DüsseldorfClaudia Wieser: Lobby
Glazed ceramic tiles on mdf; gold leaf and ink on alder wood
45cm x 90 cm x 75 cm 59 cm x 12 cm (right sculpture) 70 cm x 13 cm (left sculpture) / 45cm x 90 cm x 75 cm 59 cm x 12 cm (right sculpture) 70 cm x 13 cm (left sculpture)
Courtesy the artist; Sies + Höke, Düsseldorf. Photographer Hans-Georg Gaul
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When you enter an installation by Claudia Wieser, you become immersed in a Gesamtkunstwerk. Geometric, often serial forms made of mirrored surfaces and bright colours, wooden pedestals and platforms covered with tiles, wall prints with details of found, casual looking photographs are all arranged to form loose stages. We move through a world of memories, rediscoveries and pure fantasy. The classical avant-garde, from Constructivism to Bauhaus, is as much a part of this as are references to interior design, film sets and theatre backdrops – Wieser’s art essentially consists of creating atmospheres that make us think and feel our surroundings in a new way.
For her fourth exhibition at Sies + Höke Galerie, she has separated the main room into small compartments: Mini-cabinets, covered in wallpaper, are placed along the gallery walls, with a feel of private rooms or relaxation areas. “Lobby” is the title of her exhibition – and with this association the artist already goes beyond the parameters of beauty, aesthetics, and harmony that are frequently ascribed to her work. Her 5 x 5 cm tile pictures, for example, have the effect of concrete thanks to a special glaze; smaller mirror works made of stainless steel and copper exude a smooth coolness, while artificial leather upholstery appears in other places. The lobby – a passageway and waiting area which does not give permission to linger, which we are familiar with from hotels, commercial venues and official institutions – becomes the open frame of a picture, in which we can abandon ourselves to a dreamlike relationship game of clear shapes, essential materials and figurative hints.
“I always work in dialogue – be it with the space, with the exhibition title or with an experience such as a play or film. But this trigger is less important for the viewer than for myself,” says Wieser. References to design, architecture and materials as well as to film, theatre and art, which Wieser has in mind when working, are therefore never named directly – rather they are like ghosts that the visitor senses intuitively. “My works are not didactic. I want to touch the viewer. Our existence, the human dilemma is always a background noise, even if it is never directly visible.”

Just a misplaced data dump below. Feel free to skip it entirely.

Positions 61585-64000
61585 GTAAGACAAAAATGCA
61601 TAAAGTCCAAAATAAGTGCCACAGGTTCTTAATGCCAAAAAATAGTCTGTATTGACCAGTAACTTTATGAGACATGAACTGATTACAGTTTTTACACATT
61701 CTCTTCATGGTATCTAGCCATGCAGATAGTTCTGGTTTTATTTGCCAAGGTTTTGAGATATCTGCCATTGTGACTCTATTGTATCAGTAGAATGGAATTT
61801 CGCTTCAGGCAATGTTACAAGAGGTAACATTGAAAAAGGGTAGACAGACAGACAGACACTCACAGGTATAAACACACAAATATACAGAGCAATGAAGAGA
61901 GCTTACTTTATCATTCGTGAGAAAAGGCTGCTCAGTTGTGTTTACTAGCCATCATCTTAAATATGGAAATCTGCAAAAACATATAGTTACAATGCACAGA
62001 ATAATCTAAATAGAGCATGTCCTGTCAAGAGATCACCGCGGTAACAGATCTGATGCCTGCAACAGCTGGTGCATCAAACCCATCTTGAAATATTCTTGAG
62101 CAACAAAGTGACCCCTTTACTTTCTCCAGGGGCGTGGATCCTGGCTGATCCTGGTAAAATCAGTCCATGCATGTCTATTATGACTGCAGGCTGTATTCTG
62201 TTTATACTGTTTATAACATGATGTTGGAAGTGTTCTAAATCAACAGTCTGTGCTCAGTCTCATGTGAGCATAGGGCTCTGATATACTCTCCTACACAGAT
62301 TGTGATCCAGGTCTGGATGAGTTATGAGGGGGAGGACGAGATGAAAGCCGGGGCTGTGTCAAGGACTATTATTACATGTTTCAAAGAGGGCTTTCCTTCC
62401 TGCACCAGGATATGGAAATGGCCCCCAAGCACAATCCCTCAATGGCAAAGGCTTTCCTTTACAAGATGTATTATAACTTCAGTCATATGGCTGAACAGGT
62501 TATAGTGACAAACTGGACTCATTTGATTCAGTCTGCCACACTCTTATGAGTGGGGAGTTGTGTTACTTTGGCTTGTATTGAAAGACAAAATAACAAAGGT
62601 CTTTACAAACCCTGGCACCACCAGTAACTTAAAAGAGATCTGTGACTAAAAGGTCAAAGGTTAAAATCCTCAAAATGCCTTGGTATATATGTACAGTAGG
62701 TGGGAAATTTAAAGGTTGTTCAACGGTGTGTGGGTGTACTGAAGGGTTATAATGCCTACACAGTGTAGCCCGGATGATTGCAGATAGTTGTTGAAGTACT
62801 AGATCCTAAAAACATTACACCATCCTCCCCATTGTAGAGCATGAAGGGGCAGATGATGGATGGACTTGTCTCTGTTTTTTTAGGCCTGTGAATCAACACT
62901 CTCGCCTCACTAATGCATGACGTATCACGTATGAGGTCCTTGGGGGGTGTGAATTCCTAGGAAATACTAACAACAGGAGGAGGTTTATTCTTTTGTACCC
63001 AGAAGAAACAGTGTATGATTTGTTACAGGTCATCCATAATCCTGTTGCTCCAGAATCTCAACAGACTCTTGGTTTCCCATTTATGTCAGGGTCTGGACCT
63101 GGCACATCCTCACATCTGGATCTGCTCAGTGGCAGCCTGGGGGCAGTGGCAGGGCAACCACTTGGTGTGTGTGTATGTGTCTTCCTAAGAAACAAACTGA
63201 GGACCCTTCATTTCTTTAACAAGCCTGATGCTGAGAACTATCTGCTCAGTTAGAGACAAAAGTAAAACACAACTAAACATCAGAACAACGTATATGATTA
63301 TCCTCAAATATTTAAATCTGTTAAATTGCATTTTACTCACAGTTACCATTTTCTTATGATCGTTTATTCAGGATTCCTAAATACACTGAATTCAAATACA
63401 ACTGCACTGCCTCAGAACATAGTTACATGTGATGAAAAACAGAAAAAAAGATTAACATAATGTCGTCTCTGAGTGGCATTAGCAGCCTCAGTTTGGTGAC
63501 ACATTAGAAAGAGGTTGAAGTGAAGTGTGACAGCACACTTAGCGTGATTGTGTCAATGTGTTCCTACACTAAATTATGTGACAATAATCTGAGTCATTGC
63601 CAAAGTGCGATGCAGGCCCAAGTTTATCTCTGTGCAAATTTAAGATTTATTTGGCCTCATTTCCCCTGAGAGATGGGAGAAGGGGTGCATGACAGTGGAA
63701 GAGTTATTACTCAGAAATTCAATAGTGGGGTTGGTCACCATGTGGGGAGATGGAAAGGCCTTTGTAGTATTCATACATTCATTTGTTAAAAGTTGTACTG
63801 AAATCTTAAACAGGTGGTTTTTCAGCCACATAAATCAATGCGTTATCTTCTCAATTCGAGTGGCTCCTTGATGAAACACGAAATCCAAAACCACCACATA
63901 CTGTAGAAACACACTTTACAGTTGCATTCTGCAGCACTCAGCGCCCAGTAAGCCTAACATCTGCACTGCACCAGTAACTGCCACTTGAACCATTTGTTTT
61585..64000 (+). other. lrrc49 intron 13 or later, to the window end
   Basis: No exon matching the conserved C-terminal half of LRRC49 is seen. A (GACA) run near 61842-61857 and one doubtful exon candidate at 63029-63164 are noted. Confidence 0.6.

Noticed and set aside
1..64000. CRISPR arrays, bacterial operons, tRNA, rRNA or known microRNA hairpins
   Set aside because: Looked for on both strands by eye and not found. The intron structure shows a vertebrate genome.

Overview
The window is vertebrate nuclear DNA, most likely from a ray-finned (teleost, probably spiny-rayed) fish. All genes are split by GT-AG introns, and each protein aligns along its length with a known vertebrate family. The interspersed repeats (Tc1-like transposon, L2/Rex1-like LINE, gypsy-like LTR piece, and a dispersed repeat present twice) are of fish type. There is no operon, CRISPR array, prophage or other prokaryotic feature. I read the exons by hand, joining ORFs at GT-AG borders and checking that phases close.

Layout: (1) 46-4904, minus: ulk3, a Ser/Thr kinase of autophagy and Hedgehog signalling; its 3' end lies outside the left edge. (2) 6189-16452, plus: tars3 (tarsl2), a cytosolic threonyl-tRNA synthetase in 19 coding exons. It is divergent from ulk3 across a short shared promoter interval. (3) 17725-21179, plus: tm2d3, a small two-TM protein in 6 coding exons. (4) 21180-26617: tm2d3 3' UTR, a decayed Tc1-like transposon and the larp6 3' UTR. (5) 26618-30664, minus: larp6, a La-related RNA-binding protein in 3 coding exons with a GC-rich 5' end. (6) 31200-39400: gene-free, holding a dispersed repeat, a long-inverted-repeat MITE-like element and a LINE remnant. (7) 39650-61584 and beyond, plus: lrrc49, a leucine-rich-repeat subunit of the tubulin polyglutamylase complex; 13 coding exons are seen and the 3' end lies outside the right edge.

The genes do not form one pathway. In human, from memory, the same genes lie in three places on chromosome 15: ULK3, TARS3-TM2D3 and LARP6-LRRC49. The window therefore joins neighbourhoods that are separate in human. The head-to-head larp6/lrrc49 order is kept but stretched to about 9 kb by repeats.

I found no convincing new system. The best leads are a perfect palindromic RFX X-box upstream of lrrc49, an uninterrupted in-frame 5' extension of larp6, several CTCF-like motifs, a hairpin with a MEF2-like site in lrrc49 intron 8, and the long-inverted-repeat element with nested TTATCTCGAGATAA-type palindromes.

In order to better understand Wieser’s work, one has to consider her four-year apprenticeship at the famous blacksmith’s workshop Bergmeister in Ebersberg, which she completed before taking up her studies with Axel Kasseböhmer and Markus Oehlen at the Munich Academy of Fine Arts. The workshop specialises in simple, early modern designs for clerical, cultural and political institutions. Wieser has never lost this connection to craftsmanship, in which pragmatic and artistic ideas merge (brought to perfection by the Bauhaus). With her, pedestals and mirror pieces, photo wallpapers, wall reliefs and podiums are always to be seen within a wider context, as elements in space that evoke a certain mood – and here we have come full circle, to Wieser’s long-standing work in the field of set design for film. Works of art, in her opinion, are never to be viewed in isolation, but are part of a certain atmosphere. Scenes and cultural cross references take place in front of the viewer’s inner eye, removing us from reality and allowing us to focus our attention on things that suddenly acquire qualities quite different from those that everyday life would ever have taught us. Just as one can read a reference to Romanticism and irrationality into classical modernism – one only has to think of Hilma af Klint and Emma Kunz’s inspirations through spiritual sessions, or the influence of Theosophy and occultism on artists such as Kandinsky, Klee, and Mondrian – Wieser’s works, in all their colourful patterned geometry and collage-like aesthetics, also have a tendency towards the dream, the atmospheric, and a departure from the everyday. Even if it is only a “lobby”.
Courtesy the artist, Sies + Höke, Düsseldorf. Photographer Achim Kukulies, Düsseldorf